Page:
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Daily, snackable writings and podcasts to spur changes in thinking.
A blueprint for building a better brain by slow, consistent, daily drops of influence.
The way we think is both our greatest tool - indeed our only tool - and very often it is also our biggest leash. We are only who we think we are. Our opportunities are also limited by who other people think we are. It stands to reason that if we’d like to change who we are, we must start with an effort to change our thinking. Read more here
April 23rd, 2018
There are only two reasons for tiny steps:
The first is for fine-tuning.
But just as the largest switchbacks are at the base of the mountain where it is widest, and the smallest, tightest, fine-tuning switchbacks are at the top where there is simply very little room – tiny steps for fine-tuning come only after large leaps.
The second reason for tiny steps is: fear.
Those who wish to change but are unwilling to take those initial large leaps in different directions towards progress falsely comfort themselves with tiny steps.
“I like to take my time.”
“I do small experiments to get a more detailed understanding.”
“It’s just dramatic and crazy to make such big changes! And it could be a mistake that’s as big as the leap! If a mistake is going to be made, better it be only a small step in the direction of that mistake. Easier to turn back, less distance to retrace.”
Less distance to retrace back to that comfortable little bubble.
How many Disney movies do we need before we intuit the fact that substantial change and growth starts with huge moves, far flung adventure, drastic measures, grand experiments, taking chances and courageous risks? These movies start with a boring status quo: a comfortable little bubble. And then that bubble pops.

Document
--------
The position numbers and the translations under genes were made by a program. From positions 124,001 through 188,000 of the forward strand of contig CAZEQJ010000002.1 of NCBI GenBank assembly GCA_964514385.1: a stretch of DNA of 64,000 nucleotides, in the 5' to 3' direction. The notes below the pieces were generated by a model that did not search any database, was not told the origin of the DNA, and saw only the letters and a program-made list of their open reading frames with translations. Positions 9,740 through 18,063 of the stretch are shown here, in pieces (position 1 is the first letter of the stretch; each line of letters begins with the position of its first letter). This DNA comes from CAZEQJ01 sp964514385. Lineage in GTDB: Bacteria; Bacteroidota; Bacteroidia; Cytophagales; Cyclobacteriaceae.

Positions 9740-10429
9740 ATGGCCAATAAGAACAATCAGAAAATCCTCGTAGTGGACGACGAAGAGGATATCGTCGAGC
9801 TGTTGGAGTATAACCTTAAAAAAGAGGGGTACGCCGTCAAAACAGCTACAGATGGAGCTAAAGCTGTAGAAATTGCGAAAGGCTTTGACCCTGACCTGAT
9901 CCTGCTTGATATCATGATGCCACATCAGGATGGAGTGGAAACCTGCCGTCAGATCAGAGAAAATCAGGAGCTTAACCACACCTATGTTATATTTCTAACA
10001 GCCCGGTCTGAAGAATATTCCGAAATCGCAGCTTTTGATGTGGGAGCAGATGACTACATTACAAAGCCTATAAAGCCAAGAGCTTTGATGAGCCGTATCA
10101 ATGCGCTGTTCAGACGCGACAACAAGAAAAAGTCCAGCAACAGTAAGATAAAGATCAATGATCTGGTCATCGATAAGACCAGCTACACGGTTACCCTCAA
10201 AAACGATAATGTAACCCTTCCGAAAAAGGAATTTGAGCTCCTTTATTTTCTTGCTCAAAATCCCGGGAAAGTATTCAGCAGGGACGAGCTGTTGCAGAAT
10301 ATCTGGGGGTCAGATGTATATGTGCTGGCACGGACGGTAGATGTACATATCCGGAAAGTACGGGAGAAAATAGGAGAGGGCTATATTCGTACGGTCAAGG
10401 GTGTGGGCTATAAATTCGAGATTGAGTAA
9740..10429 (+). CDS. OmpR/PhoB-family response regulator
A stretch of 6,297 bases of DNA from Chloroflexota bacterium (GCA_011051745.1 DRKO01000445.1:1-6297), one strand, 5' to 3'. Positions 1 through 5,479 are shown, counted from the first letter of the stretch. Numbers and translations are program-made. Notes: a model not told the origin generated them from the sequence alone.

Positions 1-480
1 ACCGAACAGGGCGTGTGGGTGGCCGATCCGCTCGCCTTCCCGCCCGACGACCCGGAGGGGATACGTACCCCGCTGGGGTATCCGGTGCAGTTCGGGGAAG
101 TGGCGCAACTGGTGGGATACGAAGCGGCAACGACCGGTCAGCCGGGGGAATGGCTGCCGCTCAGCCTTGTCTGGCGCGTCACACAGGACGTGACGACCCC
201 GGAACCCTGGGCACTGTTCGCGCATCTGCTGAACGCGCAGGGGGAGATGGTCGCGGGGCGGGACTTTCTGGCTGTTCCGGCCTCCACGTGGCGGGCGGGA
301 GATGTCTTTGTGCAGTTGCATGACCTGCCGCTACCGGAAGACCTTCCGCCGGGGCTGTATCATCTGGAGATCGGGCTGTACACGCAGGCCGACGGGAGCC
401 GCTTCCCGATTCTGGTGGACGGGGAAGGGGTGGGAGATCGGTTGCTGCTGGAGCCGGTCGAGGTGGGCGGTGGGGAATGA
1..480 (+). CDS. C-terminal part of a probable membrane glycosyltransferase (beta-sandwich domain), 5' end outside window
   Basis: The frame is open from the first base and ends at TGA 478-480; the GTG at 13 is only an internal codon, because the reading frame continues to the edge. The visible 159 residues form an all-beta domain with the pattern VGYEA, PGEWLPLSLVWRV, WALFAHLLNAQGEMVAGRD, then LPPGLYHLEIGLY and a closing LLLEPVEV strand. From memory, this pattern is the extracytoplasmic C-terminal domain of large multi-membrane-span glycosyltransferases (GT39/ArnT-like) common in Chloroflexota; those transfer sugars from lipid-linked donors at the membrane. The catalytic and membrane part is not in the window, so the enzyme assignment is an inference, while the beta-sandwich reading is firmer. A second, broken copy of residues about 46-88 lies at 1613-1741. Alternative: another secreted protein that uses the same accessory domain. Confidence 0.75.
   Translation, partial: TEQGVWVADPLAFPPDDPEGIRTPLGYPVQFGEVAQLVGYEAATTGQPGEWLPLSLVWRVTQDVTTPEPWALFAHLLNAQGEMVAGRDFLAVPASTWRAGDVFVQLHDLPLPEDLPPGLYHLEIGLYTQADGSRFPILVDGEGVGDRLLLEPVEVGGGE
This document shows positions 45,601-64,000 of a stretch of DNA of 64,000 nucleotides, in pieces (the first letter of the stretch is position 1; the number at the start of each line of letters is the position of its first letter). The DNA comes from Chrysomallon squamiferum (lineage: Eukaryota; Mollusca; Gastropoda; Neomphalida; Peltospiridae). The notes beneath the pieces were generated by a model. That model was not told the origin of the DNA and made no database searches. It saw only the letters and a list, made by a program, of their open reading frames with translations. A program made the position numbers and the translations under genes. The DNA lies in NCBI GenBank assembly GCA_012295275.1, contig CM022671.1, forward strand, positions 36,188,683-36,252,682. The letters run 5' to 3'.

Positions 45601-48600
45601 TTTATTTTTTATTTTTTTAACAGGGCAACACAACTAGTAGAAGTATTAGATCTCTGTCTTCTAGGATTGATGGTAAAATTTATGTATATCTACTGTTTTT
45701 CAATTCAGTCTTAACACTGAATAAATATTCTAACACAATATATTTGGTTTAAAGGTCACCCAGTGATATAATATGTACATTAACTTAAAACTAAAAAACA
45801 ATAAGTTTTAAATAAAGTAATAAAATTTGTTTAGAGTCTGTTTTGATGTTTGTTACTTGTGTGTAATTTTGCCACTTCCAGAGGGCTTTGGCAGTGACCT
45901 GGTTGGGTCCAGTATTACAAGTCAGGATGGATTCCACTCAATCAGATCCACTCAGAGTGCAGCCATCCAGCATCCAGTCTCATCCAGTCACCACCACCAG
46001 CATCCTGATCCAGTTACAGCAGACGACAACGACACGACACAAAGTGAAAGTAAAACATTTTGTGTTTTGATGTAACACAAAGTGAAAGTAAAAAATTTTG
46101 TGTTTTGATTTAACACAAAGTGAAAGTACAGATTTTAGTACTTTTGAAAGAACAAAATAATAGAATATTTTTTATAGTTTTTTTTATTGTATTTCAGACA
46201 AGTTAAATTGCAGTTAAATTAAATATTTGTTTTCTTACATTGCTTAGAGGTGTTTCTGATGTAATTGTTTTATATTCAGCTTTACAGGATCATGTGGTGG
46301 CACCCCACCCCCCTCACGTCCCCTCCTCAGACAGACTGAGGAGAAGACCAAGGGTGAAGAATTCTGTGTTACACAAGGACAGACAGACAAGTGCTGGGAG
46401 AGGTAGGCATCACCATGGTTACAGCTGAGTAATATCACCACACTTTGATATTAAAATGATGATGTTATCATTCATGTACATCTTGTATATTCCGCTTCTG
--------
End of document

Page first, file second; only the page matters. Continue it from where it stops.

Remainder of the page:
Only tiny steps are possible inside that comfortable bubble and they will never result in meaningful, substantial change.
(This does not actually mean we must go on some far flung adventure. We can very easily make a huge leap regarding the contents of our refrigerator. All that requires is a trip to the grocery store with a new and radical intention about what we will buy.)
Relying only on tiny steps towards progress is similar to expecting an ant to one day give you a detailed map of the planet. An ant takes tiny steps.
Unless it’s an immortal ant and we have an absolutely ridiculous amount of time, we’re only going to get a very detailed map of a tiny portion of say, a neighborhood. (Think about how fast and vast the distance travelled by a GPS satellite – THAT will give you a map.)
The other aspect of Tiny Steps Vs. Leaps is that our observational abilities are fairly dull and flawed, especially when it’s with regards to self-observation.
The actual results of tiny steps are simply really difficult to accurately and reliably notice without a large context as a backdrop for the arena of our experiementation.
We kid ourselves that a tiny step we have taken is having a noticeable effect, but fail to take into account the placebo effect - which works even if you know you’re taking a placebo! Chances are, the positive effects of that tiny change are just all in our head.
That’s not necessarily bad.
But it’s a delusional understanding of one’s self.
A positive mental attitude is just first-gear. It will only get you so far.
These delusional effects are harder to ‘fake’ if the changes we institute are more on the order of a giant leap.
Large leaps are more likely to result in actual, noticeable changes. Good changes, unexpected changes, unneeded changes... the whole shebang of experimental results. Changes that are unforgivingly noticeable, and therefore constitute reliable information about the world and ourselves.
We learn more, and we learn more accurately by starting with drastic changes, and working from those large leaps down to smaller and smaller tiny steps in order to fine-tune exactly what works for us.
Think of it this way:
When Michelangelo started sculpting his ‘David’ out of a giant solid block of stone. Do you think he started with sandpaper?
We must not delude ourselves into thinking that we’ve already made those large leaps or that they aren’t useful.
Take out the biggest chisel, the heaviest mallet and start. . .